FROM THE OFFICE OF CORPORATE COMMUNICATIONS
NAVSUP FLEET LOGISTICS CENTER NORFOLK
NAVSUP Fleet Logistics Center (FLC) Norfolk hosted a four-day Navy Reserve Logistics Support Representative (RLSR) course, March 2-5, for global NAVSUP FLC Reservists.
Thirteen Sailors from five NAVSUP FLCs in Jacksonville, Florida; Norfolk, Virginia; San Diego, California; Sigonella, Sicily, Italy; and Yokosuka, Japan, attended the NAVSUP Global Logistics Support (GLS)-established personnel qualification standards training which encompassed three levels -- apprentice, journeyman, and master RLSR.
The 13 previously qualified apprentice RLSRs specifically concentrated on completing all required sections for the second phase, journeyman-level standard, with the goal of preparing course attendees for the final qualification board.
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NAVSUP FLC Reservists gathered at NAVSUP FLC Norfolk for a four-day Navy RLSR course.
NAVSUP FLC Norfolk Command Evaluation Director Ray Denny is one of the founders of the NAVSUP GLS LSR program.
Denny, along with fellow NAVSUP FLC Norfolk Master LSRs Keith Durham, Theodore Jamison, and NAVSUP FLC Norfolk Logistics Support Center Director Lt. Tam Colbert, taught the course covering functional areas such as ethics, NAVSUP FLC organizations, afloat supply department organization, logistics support center fundamentals, medical and pharmaceutical, husbanding support, and subsistence prime vendor.
“A little over 10 years ago I was asked to design the same qualifications for Navy Reservists, and we held our first-ever, two-week class in Yokosuka, Japan, with seven students,” said Denny. “Today, we have nearly 1,000 qualified RLSRs at various levels enterprise-wide serving as the model oversight organization for global logistics.”
Course attendees also learned about various computer-based logistics support systems such as One Touch Support, Enterprise Resource Planning, Automated Manifest System-Tactical and Joint Programs Remedy Service Management, each of which is critical for NAVSUP Logistics Response Teams.
“Using a continuous, process improvement mindset, we look for ways to make the course better in that we can support the fleet with the logistics tools needed to sustain operational readiness,” Denny added. “Recently, we added a brief section covering ethics as a reminder that as LSRs, we need to be continuously conscious of the logistics mission and our responsibilities to maintain the highest level of public confidence.”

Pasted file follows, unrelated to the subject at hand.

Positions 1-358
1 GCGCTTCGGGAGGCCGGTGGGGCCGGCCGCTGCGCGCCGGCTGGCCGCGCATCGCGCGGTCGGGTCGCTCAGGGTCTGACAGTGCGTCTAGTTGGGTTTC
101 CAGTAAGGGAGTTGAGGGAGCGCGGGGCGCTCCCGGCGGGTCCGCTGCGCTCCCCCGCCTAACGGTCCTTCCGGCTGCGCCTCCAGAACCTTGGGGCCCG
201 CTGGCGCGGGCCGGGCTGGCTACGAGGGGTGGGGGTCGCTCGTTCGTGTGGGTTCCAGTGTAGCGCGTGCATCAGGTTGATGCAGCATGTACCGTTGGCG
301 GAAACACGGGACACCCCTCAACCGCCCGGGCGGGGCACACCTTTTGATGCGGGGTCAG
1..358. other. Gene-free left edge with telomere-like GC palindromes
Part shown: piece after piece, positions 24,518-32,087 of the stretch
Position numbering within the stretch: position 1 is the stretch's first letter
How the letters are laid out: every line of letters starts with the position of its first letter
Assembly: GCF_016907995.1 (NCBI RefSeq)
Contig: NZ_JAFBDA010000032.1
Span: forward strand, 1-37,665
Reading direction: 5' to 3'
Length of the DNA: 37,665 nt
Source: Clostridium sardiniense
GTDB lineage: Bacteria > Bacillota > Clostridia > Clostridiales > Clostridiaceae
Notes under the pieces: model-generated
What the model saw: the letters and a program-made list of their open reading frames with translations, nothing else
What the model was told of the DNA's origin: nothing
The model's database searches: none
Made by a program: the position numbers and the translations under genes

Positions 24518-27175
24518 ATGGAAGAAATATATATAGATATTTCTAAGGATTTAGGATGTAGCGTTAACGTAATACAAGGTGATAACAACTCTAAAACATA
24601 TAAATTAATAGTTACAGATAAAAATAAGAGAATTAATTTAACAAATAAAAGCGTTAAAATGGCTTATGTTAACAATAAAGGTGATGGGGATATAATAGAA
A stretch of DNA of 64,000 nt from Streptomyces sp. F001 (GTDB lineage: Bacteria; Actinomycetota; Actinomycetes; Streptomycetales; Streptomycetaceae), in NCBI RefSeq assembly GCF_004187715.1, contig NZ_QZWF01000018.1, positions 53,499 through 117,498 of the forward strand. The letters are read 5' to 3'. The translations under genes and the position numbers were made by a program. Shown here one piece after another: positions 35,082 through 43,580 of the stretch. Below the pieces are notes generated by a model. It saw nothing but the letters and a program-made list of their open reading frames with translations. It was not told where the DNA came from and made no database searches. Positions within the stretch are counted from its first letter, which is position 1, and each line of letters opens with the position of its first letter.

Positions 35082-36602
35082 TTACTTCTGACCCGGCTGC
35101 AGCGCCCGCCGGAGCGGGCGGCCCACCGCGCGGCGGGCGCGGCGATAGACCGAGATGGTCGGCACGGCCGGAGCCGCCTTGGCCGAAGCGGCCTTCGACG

In addition to the classroom presentations, instructors from Defense Logistics Agency (DLA) Distribution Norfolk provided an overview of local DLA operations, the Material Processing Center, and a walkthrough of its warehousing procedures.
Further course content included the NAVSUP FLC Norfolk Products and Services mission and supply-focused instruction of the Hazardous Minimization Center, the Advanced Traceability and Control Program, and the Military Postal System operations and procedures – all part of the four-day training.
In addition, two Norfolk-based ships – guided-missile destroyer USS Mason (DDG 87) and amphibious assault ship USS Kearsarge (LHD 3) – hosted the 13 Sailors and coordinators. The shipboard tours allowed the RLSR trainees to interact with supply department personnel and to get a better understanding of NAVSUP FLC Norfolk’s waterfront customers.
“This course is extremely beneficial,” said Lt. Cmdr. Jim Burns, NAVSUP FLC Norfolk’s Navy Reserve Det. operations officer.
Burns, who successfully completed his Master RLSR course recently along with the unit’s training officer, Lt. Cmdr. Frank Brewster, noted, “This RLSR training over the last 18 months has definitely helped us be ready to support [the fleet], and it will certainly help me in preparing for my upcoming [individual augmentee assignment] in a few months.”
“Congratulations to the 13 journeyman students who completed the course, as well as our two newest master RLSRs,” said Capt. David E. Ludwa, Navy Reserve NAVSUP FLC Norfolk’s commanding officer.
Ludwa added the increased knowledge and shipboard visits will ensure a successful and full integration of the Navy’s Reserve LSR program in providing logistics support to the fleet worldwide.
“Additionally, I extend a special thanks to the Mason and Kearsarge supply departments for hosting the tours and providing these students with a perspective of the diverse range (medium-sized to a big-deck ship) of logistical customers,” Ludwa added.
Denny said that watching the LSR training program grow over the years has been very rewarding for him.
“Watching the list of qualified LSRs and RLSRs grow, it’s like watching your kids grow,” he joked.